The JSE will probably get off to another subdued start on Tuesday as the ongoing trade dispute between the world’s two largest economies continues to curb investors’ appetite for risk.
The all-share index lost 1% on Monday amid light trading volumes, while the US’s technology-heavy Nasdaq Composite index fell 1.5% overnight.
Stock markets have suffered after US President Donald Trump signed an executive order to blacklist Huawei from the US market.
Google then suspended technology co-operation with the telecoms company, further escalating tension between the US and China.
Analysts at OCBC Bank in Singapore said while stocks would likely drift lower on Tuesday, tensions between the US and China “may ease slightly today” after American officials said the country would grant a 90-day reprieve on the ban on technology transfers.
Hong Kong’s Hang Seng Index was 0.2% up on Tuesday and China’s Shanghai Composite added 1.5%. Korea’s Kospi was 1% higher, while Japan’s Nikkei 225 and Australia’s main benchmark were both flat.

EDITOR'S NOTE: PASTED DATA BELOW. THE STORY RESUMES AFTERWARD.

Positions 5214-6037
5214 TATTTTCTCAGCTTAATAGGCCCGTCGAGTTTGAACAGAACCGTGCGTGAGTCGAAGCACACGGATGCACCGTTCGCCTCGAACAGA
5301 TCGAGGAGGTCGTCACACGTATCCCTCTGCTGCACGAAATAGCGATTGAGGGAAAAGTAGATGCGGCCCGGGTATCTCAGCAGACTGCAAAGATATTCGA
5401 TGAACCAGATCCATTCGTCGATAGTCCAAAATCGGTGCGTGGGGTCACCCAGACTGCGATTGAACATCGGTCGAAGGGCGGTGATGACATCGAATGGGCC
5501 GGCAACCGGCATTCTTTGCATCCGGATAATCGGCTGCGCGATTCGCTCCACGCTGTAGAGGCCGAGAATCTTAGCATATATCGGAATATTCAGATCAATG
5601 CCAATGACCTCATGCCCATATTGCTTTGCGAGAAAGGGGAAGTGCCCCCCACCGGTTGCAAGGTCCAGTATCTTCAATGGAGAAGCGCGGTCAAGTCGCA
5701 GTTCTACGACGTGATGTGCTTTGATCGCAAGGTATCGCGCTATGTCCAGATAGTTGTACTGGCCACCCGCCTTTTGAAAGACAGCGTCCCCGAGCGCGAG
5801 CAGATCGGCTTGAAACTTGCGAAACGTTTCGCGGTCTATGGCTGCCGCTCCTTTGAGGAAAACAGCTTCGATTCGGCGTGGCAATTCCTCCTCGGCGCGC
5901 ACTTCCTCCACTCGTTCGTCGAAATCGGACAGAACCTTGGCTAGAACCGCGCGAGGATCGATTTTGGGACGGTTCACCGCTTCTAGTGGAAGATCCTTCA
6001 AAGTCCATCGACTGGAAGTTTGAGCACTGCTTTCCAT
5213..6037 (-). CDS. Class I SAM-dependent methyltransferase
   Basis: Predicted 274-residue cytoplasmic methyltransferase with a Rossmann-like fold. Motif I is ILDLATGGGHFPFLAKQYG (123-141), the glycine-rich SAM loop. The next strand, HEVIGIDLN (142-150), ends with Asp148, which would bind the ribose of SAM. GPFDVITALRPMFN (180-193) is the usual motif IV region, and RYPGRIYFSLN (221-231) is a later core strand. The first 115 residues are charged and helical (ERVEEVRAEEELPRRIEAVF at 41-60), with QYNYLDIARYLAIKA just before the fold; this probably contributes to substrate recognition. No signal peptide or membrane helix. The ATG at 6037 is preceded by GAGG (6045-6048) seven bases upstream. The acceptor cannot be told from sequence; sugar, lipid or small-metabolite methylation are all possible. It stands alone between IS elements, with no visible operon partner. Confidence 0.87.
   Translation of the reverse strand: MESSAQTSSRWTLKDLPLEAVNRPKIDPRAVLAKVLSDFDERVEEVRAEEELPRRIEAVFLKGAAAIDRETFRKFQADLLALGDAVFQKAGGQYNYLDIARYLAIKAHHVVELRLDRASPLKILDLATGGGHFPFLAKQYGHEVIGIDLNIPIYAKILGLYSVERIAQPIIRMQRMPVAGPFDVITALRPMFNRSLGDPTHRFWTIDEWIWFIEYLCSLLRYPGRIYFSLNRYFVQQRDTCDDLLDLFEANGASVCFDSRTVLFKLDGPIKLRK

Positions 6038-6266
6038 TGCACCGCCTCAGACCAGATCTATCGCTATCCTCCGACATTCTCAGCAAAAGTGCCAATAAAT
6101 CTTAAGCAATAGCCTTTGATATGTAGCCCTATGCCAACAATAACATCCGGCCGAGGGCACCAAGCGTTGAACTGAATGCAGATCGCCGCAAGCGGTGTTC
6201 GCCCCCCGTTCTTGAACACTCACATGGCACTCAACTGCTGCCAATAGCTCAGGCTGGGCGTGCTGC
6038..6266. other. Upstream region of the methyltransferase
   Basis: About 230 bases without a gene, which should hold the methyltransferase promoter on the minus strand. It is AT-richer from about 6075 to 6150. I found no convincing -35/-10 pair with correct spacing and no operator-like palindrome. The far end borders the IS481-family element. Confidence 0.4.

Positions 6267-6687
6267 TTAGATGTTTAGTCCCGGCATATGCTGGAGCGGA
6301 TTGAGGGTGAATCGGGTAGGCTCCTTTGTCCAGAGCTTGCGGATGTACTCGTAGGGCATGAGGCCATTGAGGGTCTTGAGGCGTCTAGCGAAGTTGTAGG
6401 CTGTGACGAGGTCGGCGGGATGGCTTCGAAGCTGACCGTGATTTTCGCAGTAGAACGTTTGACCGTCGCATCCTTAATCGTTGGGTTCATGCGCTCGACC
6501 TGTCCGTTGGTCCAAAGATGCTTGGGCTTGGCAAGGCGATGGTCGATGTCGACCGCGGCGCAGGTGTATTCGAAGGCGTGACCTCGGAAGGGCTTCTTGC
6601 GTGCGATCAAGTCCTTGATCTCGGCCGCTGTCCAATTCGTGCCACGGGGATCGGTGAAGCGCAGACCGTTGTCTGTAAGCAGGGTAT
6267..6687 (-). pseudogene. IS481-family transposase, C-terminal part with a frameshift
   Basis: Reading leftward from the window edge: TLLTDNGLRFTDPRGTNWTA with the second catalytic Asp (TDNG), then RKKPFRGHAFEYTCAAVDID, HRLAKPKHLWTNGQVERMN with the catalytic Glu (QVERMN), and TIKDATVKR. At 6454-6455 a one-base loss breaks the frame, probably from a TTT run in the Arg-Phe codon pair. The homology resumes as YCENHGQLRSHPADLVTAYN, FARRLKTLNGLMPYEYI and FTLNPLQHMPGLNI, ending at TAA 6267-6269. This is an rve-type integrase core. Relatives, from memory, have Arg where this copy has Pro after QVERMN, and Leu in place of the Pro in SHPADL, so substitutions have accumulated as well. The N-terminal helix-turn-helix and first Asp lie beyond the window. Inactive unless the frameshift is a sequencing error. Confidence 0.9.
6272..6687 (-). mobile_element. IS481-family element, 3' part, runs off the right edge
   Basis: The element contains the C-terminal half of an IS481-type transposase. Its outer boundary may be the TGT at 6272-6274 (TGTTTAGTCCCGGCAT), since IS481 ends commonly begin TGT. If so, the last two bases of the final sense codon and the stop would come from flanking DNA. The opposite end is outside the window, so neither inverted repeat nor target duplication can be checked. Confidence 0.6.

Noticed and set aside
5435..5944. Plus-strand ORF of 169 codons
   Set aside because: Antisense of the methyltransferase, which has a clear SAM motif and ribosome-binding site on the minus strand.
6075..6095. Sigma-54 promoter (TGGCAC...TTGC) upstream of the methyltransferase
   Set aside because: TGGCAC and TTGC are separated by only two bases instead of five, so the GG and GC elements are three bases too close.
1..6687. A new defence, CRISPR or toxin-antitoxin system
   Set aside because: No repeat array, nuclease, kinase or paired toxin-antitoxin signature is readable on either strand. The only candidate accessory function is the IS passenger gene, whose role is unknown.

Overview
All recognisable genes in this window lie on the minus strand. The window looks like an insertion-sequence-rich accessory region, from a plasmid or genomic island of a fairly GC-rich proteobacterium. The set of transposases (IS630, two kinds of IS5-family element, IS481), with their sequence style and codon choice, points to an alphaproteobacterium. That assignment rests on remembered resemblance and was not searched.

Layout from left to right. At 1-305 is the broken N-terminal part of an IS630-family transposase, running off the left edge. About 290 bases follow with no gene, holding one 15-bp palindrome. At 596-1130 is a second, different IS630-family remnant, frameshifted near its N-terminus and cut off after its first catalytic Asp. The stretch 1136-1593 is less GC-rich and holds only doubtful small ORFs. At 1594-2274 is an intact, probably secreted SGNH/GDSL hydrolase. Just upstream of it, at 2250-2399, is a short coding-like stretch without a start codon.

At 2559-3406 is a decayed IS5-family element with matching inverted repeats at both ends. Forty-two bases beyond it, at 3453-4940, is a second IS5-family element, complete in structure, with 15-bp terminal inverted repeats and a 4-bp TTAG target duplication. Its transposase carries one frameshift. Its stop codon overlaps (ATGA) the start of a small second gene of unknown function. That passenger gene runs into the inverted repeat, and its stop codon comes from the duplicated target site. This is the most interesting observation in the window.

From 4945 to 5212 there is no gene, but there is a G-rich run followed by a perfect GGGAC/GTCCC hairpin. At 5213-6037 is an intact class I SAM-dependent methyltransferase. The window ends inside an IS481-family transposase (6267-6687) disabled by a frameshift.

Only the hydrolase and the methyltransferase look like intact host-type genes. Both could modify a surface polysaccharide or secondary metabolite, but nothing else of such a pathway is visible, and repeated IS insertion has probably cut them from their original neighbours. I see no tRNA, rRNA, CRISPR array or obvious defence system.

Chinese technology and gaming giant Tencent, which has been on a losing streak since mid-April, rebounded 1.3% on Tuesday morning. That suggests a recovery for major shareholder and JSE-heavyweight Naspers.
BHP Group was 0.5% lower in Australia.
Meanwhile, Coronation Fund Managers is scheduled to report interim results on Tuesday.
Coronation has warned that its headline earnings per share in the half year to end-March fell between 20% and 30%. Total assets under management remained flat at R586bn.
Rhodes Food Group is also expected to publish results for the six months to end-March.
The group said recently turnover in the five months to end-February increased by 8%.
No major data releases are expected in SA on Tuesday. Elsewhere, traders will keep an eye on consumer confidence numbers from the EU and home sales in the US.
The rand was flat on Tuesday morning at R14.39/$, R18.31/£ and R16.06/€.